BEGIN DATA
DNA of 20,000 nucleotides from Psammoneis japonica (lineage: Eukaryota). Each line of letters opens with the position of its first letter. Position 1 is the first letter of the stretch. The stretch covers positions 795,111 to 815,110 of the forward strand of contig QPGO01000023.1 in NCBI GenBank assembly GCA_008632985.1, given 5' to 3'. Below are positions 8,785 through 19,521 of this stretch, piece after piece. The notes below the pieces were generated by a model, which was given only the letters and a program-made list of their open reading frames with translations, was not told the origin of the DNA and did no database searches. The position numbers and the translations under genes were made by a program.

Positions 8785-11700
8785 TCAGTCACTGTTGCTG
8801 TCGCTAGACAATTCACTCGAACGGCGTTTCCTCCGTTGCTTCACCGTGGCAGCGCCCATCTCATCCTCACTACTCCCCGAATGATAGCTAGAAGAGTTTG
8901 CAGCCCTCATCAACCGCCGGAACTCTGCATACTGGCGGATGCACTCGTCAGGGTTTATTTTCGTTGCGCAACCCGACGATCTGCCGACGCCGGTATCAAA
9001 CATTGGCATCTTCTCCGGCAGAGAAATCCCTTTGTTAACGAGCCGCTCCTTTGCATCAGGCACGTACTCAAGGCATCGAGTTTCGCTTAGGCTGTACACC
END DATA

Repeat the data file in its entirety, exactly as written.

DNA of 20,000 nucleotides from Psammoneis japonica (lineage: Eukaryota). Each line of letters opens with the position of its first letter. Position 1 is the first letter of the stretch. The stretch covers positions 795,111 to 815,110 of the forward strand of contig QPGO01000023.1 in NCBI GenBank assembly GCA_008632985.1, given 5' to 3'. Below are positions 8,785 through 19,521 of this stretch, piece after piece. The notes below the pieces were generated by a model, which was given only the letters and a program-made list of their open reading frames with translations, was not told the origin of the DNA and did no database searches. The position numbers and the translations under genes were made by a program.

Positions 8785-11700
8785 TCAGTCACTGTTGCTG
8801 TCGCTAGACAATTCACTCGAACGGCGTTTCCTCCGTTGCTTCACCGTGGCAGCGCCCATCTCATCCTCACTACTCCCCGAATGATAGCTAGAAGAGTTTG
8901 CAGCCCTCATCAACCGCCGGAACTCTGCATACTGGCGGATGCACTCGTCAGGGTTTATTTTCGTTGCGCAACCCGACGATCTGCCGACGCCGGTATCAAA
9001 CATTGGCATCTTCTCCGGCAGAGAAATCCCTTTGTTAACGAGCCGCTCCTTTGCATCAGGCACGTACTCAAGGCATCGAGTTTCGCTTAGGCTGTACACC